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Brazen Effrontery

It has been a long time since New York has witnessed such a display of brazen effrontery as that furnished by the German-American Conference in its ultimatum to the Staats-Zeitung, the German-language daily, to dismiss Jewish employes, including its editor-in-chief who has been with the paper for forty years. The only similar case in recent record was the visit the unsavory Spanknoebel made to the same newspaper office to tell the publishers that henceforth they would have to take his orders.

If any doubt remains at all as to the complete Nazification of the German-American Conference, this ultimatum must completely eradicate it.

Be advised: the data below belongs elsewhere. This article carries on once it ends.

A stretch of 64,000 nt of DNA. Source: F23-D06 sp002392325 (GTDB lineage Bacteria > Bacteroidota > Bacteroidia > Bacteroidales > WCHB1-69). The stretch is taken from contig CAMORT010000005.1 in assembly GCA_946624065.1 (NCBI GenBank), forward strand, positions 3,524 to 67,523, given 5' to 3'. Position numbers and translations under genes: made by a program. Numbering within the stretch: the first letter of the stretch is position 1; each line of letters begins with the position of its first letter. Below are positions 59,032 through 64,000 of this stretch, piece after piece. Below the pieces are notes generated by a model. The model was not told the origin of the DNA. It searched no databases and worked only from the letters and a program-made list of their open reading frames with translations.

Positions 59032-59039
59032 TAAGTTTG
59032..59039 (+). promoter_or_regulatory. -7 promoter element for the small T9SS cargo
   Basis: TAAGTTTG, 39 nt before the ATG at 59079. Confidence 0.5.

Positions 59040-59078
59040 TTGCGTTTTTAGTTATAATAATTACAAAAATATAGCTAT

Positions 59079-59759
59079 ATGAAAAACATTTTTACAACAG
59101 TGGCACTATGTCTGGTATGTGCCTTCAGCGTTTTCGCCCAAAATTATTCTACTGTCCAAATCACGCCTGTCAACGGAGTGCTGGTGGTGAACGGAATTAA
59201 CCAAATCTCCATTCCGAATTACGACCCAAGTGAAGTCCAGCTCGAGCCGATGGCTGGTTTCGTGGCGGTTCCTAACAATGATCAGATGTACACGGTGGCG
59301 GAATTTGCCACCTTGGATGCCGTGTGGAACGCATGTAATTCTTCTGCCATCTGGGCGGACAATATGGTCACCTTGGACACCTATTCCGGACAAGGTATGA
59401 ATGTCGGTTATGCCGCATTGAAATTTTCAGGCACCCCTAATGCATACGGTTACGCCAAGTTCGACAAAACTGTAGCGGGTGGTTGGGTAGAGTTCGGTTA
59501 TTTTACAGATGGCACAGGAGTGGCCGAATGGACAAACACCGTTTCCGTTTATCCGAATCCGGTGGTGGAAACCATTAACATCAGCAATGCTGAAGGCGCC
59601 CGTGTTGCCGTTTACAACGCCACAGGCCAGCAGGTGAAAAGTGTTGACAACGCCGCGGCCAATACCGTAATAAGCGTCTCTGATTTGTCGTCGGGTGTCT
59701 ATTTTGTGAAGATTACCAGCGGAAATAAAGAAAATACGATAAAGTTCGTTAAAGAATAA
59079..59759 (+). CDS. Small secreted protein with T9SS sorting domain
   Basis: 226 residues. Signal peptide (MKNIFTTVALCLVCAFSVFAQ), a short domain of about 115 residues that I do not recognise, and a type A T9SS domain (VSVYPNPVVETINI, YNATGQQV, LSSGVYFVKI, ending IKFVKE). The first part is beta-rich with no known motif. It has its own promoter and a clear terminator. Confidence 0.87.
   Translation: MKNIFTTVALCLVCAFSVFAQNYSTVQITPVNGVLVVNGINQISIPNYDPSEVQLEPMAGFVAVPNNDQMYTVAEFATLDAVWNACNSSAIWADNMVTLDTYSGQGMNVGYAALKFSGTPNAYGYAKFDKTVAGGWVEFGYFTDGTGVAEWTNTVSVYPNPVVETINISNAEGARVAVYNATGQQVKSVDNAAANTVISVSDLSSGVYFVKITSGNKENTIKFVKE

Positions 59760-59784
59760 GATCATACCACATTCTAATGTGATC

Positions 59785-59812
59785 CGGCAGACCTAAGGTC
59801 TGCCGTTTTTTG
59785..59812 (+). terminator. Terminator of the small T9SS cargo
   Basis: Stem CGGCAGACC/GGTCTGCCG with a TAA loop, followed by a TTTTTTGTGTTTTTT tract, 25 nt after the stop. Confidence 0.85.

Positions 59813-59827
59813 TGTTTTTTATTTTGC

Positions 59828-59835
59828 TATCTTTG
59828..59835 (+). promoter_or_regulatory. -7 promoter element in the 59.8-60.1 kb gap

The spectacle of an agency dominated by foreign elements daring to dictate to an American newspaper should give food for thought to those American journalists who find the Nazi system admirable. It is a pity that the Ridder brothers, so long the dominant figures in the German-American Conference until their ouster by the Nazis, have not seized the opportunity to administer the telling rebuke that the ultimatum offered them. By so doing they would have upheld the American tradition of a free and independent press and reminded these Nazis again that Hitlerite gangster methods are out of place on these shores.

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